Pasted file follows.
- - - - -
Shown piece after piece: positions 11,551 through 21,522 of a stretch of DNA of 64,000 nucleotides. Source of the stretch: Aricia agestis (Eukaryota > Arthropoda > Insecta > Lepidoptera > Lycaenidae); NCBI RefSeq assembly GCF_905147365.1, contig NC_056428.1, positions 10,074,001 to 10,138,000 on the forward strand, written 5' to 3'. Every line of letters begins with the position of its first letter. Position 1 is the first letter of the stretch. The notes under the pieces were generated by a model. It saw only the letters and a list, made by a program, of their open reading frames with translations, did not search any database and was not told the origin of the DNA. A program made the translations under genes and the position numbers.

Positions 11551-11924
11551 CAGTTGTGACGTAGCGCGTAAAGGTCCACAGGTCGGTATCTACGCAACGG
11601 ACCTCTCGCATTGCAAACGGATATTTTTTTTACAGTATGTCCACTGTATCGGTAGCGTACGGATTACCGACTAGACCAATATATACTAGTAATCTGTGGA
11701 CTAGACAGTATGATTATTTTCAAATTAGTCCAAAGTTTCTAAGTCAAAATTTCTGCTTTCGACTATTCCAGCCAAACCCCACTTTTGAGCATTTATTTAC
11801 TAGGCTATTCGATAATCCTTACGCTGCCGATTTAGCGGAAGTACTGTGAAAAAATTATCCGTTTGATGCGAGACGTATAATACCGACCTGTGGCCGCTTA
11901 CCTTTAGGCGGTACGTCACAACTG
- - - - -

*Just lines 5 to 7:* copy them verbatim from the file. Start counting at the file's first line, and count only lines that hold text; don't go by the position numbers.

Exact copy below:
11701 CTAGACAGTATGATTATTTTCAAATTAGTCCAAAGTTTCTAAGTCAAAATTTCTGCTTTCGACTATTCCAGCCAAACCCCACTTTTGAGCATTTATTTAC
11801 TAGGCTATTCGATAATCCTTACGCTGCCGATTTAGCGGAAGTACTGTGAAAAAATTATCCGTTTGATGCGAGACGTATAATACCGACCTGTGGCCGCTTA
11901 CCTTTAGGCGGTACGTCACAACTG